Sars-Cov-2, 5G, plastic flowers or antenna trees. The newly developed creatures of our times portrayed in the last project imagined by Nicolas Nova and Disnovation
The Bestiary, an incipit of Anthropocene: The Human Epoch
Researcher and anthropologist concerned with digital and new media practices in the climate of contemporary cultures and environmental change. Nicolas Nova started navigating and documenting the current mutations within our ecosystem’s artificial layers around ten years ago. «Working on technology on one hand and culture on the other hand. Focusing on the environment around us. I started compiling examples of how this artificial character of the environment is becoming more and more», Nova recollects. His studies traverse the fields of technology, design, and social studies, allowing for a multidisciplinary approach to our world.
Therefore, The Bestiary of the Anthropocene becomes the first book attests to the phenomenons. Objects, and reshaped beings developed in our geological epoch. Nicolas Nova’s interest initiated with his research practice. In 2016 it became a collaboration with the Disinovation art collective that later took the form of an exhibition. Posters mixing the concept of Middle Age’s bestiaries and scientific analysis. Showcased around Europe in Paris, Montreal, Geneva, and Verona. In its intersection with art, professor Nova saw something. «The bestiary could change as a way to protest. As a way to understand controversies or to highlight the way our planet is currently changing».
Nicolas Nova – Working with artists
In Nicolas Nova’s perspective, the explorational meanings of art’s value and its bonds with communication intersect. He sees art as «one of the only epistemic perspectives that can think beyond signals, beyond disciplines». Therefore stimulate new forms of perception and meaning search. Helping us make sense of the issues we coexist with. «Working with artists for me has been eye-opening. As a way to probably get rid of my disciplinary perspective. To find a way to understand how we can observe our planets. How we can learn how to notice that something is wrong and problematic», states professor Nova.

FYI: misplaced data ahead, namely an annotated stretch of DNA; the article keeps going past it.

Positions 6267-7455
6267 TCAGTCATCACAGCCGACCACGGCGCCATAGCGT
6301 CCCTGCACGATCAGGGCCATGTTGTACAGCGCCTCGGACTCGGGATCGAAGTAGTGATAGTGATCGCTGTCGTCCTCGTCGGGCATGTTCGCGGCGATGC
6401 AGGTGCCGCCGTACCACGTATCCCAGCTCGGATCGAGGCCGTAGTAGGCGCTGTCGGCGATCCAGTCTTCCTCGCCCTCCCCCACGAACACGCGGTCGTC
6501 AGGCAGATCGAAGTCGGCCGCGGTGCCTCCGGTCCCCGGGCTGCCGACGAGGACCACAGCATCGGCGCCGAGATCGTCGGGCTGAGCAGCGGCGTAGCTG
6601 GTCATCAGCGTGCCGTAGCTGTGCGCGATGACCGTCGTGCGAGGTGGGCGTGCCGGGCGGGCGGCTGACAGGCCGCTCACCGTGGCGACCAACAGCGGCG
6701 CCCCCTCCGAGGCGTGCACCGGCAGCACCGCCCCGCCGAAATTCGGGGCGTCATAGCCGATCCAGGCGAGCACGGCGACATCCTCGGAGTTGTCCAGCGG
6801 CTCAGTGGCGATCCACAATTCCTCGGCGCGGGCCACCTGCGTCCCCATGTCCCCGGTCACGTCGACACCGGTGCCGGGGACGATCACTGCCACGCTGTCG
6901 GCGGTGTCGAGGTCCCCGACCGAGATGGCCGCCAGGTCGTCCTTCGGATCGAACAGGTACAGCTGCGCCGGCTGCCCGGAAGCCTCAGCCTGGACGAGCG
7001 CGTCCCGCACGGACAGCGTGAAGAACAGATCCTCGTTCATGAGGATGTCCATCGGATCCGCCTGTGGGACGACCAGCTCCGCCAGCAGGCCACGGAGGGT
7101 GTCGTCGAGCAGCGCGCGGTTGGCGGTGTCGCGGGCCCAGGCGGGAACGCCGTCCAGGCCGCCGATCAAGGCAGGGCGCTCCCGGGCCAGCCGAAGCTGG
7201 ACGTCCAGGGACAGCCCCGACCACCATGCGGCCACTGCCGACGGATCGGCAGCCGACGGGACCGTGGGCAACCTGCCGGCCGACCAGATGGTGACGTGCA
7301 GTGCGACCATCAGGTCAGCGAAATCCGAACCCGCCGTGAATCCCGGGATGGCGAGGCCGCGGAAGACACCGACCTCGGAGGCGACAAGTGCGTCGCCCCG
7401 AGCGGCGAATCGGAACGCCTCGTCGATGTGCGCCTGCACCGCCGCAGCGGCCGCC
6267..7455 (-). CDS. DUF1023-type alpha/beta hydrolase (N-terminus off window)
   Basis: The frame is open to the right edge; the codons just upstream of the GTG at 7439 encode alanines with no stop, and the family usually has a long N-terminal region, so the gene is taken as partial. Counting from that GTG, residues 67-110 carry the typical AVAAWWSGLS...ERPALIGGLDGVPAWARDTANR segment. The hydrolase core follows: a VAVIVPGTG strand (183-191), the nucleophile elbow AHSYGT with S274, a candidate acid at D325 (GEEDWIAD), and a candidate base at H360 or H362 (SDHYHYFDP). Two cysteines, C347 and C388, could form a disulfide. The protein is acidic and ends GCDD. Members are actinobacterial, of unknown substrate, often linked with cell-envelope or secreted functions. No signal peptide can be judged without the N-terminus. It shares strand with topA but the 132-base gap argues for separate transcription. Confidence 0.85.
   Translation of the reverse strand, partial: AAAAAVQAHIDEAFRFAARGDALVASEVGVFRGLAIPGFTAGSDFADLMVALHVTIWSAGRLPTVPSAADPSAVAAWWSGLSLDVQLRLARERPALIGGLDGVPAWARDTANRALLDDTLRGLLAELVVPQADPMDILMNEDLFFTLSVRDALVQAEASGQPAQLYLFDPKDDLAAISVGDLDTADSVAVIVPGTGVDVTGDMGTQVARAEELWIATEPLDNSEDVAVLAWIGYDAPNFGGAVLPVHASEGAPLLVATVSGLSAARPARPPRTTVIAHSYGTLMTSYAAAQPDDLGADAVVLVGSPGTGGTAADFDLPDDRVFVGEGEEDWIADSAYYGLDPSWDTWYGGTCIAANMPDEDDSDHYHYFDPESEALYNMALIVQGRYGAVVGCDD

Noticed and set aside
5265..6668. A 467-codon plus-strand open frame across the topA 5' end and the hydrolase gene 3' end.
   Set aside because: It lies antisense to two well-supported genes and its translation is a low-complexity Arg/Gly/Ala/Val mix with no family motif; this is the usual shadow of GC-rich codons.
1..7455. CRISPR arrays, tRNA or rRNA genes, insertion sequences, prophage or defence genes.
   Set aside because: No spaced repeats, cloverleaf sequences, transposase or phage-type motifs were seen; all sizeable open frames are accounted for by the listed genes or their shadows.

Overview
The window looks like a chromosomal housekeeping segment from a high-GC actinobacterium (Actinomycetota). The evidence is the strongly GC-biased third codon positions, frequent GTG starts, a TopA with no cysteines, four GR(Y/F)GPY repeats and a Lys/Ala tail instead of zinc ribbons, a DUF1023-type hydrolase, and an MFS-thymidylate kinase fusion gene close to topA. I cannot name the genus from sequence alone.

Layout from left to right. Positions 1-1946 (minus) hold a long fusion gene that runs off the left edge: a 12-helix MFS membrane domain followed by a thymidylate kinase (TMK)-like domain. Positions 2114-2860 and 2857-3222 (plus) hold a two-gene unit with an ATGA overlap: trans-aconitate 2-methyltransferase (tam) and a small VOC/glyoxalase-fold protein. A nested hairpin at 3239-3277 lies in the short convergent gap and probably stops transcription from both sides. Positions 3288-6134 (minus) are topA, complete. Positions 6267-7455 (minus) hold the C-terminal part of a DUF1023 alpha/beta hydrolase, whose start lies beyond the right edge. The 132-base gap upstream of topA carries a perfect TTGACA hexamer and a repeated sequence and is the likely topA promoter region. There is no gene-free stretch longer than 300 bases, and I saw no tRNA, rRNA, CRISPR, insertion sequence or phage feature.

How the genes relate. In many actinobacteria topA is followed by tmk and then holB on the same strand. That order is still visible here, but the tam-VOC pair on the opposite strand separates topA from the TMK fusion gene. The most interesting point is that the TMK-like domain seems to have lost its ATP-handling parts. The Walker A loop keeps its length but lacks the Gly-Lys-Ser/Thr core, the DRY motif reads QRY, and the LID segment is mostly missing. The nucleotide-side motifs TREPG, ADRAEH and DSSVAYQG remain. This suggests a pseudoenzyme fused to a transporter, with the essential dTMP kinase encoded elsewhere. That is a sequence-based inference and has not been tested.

Resembling a field book, the documented imagery of the pages becomes a tool; which one can take anywhere and use in a discovery exercise. Everything surrounding us is documented. In an objective and neutral perspective. People «can disagree with the situation. Moreover, they can think by themselves about the consequences of the world where all of this artificiality happens». Nicolas Nova confesses that the book and exhibition is «a way to be engaged with a participative mindset, in the absolution of these things». The long-term focus «is about training ourselves to understand and build a relationship with the world».
Technologies. A discussion about reliance with Nicolas Nova
Kingdom of minerals, animals, and miscellaneous. All the elements of our biodiversity are stripped of the denotative meaning. But remain in touch with the symbolic value gained by old bestiaries. By archiving the realms of our planet’s artificially tissue, the study links with «documenting the new forms of relationship. Not necessarily spiritual but some kind of disconnection. Some kind of fear, or angst of anxiety with a world that we do not understand anymore. Because it’s a mix of artificial technologies and nature».
Nicolas Nova captures the shift in the manifestation of micro rituals dedicated to something higher than humans. Stating that: «it’s about belief. It’s the belief or the disbelief in technology». Moreover «it’s not a spiritual relationship. Still, there’s a kind of assemblage between people who see something they don’t understand. Like a supernatural force that used to be connected with religion. Now it’s probably connected with technologies».
The phenomenon of hybridization between species
The Bestiary emphasizes the phenomenon of hybridization between species, organic and artificial. Between nature and technology, while in the book, our epoch is post-natural. We witness new design paradigms that take into account artificial and digital corporeality. When it comes to the future integration of the surroundings, Nova states: «there could be ways to think about virtual worlds that could be interesting. To conclude, that could be inclusive. That could allow people to explore new forms of sexuality; of sociability, or even relationships with the environment».